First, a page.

Jon Teitel's "Forgotten Legends": Harvard's Saul Mariaschin

February 22nd, 2012

In the most recent installment in his "Forgotten Legends" interview series, CHN writer Jon Teitel spent some time with Dan Mariaschin, cousin of late Harvard great Saul Mariaschin. After beginning his career at Syracuse Mariaschin served in the Navy during World War II, enrolling at Harvard upon his return. Mariaschin would play a year in the BAA (now the NBA) for the Boston Celtics. 

Jon Teitel: Saul started his career as a guard at Syracuse but joined the Navy after his freshman year. Why did he decide to enlist? 

Dan Mariaschin: Saul was the youngest of three kids.  His brother Hank was captain of his Brooklyn College team and later played against Red Auerbach during his own days in the Navy, so basketball was definitely part of the family.  Saul attended Lafayette HS, which is also the alma mater of fellow star Jewish athlete Sandy Koufax.  He probably enlisted because most young men were joining the Navy at that time.  He played several varsity games despite being a freshman, so he was pretty good even back then. 

JT: After the war ended he decided to finish his college career at Harvard, where he played both baseball and basketball. Which sport was he best at? 

DM: He was a shortstop on the Harvard baseball team and was allegedly scouted by the Brooklyn Dodgers.  Harvard always played fellow Ivy rival Yale, so he would have played against former Yale baseball player/future US President George H.W. Bush. 

JT: He was captain of the team his senior season. Why do you think he was picked to be captain? 

DM: He was well-liked and a good leader, so I am not surprised.  Being named captain meant a lot more back then than it does now. 

JT: He was a two-time First Team All-Ivy performer. Did he realize at the time how prolific a player he was? 

DM: His brother Phil told me that Saul had to be good in order to play against the quality opponents he faced back then.  Even when accounting for certain variables (like the lack of minority players in the Ivy League), they still played a tough schedule so he must have been competitive. 

JT: He was selected by Washington in the first-ever BAA draft in 1947. Was he nervous about joining an unproven professional basketball league? 

DM: I still do not know exactly why Washington drafted him.  Many college seniors became "territorial picks" of the professional team in their area, so you would think that his Harvard career would lead to him being picked by the Celtics. 

JT: He played one year for the Celtics and finished eighth in the league in assists per game. Why did he leave after one year if he was one of the best point guards in the league?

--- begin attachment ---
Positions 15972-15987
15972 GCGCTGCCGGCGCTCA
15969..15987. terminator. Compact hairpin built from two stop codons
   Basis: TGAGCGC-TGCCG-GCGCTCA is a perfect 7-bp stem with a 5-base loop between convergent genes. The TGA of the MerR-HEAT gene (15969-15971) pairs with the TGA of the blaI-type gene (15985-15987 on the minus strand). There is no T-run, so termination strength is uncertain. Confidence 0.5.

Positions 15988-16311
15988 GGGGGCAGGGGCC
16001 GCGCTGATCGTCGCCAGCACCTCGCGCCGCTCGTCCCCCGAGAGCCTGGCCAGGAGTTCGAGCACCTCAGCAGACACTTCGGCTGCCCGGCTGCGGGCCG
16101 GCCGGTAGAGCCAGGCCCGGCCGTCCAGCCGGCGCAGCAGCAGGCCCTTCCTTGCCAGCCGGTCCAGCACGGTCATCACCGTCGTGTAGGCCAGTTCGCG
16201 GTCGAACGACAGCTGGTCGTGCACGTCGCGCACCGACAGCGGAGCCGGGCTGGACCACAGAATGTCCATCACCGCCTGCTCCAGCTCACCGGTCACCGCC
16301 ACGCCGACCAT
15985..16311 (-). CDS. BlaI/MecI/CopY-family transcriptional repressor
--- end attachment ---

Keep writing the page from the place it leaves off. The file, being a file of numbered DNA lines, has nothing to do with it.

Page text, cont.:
DM: Saul's father-in-law did not like him to be on the road so much, so at the end of his first season he offered Saul a job in the industrial textile business.  Since he only played for one year, we will never know exactly how good he could have been.  It also helped that he had a Harvard degree to fall back on.  He later moved to the West Coast and was rumored to have done some scouting for Harvard basketball.  I do not know if he would have even been the starting point guard the following season, as the Celtics brought in a 6'1" rookie named Bob Cousy!   

JT: He was an excellent piano player who also wrote music (including "The More I Do" in 1947). Was he prouder of his ability to play basketball or play music? 

DM: There was a great caricature of him in the Boston Herald in the 1970s that referred to both of these abilities.  He wrote most of his songs while riding around on the team bus/train during basketball road trips. 

JT: He passed away while skiing in Utah in 1991. How do you think he should be remembered the most? 

DM: I was very sad to learn of his passing, as I never got to talk to him.  I consider myself to be a knowledgeable sports fan, and to have a relative who played during the formative years of professional basketball in an era of legendary players is very special.  New York City has always been the hotbed of the "city game" of basketball, and he was a big part of it and belongs in the pantheon.  I have tried to get him elected to the New York City Basketball Hall of Fame in the past. 
Saul is also on Jon's list of best pro players in Ivy League history.

Brown: Woody Grimshaw (1947)
Columbia: Jim McMillian (1971)
Cornell: Ed Peterson (1950)
Dartmouth: Rudy LaRusso (1960)
Harvard: Saul Mariaschin (1948)
Pennsylvania: Matt Maloney (1997)
Princeton: Geoff Petrie (1971)
Yale: Chris Dudley (1988)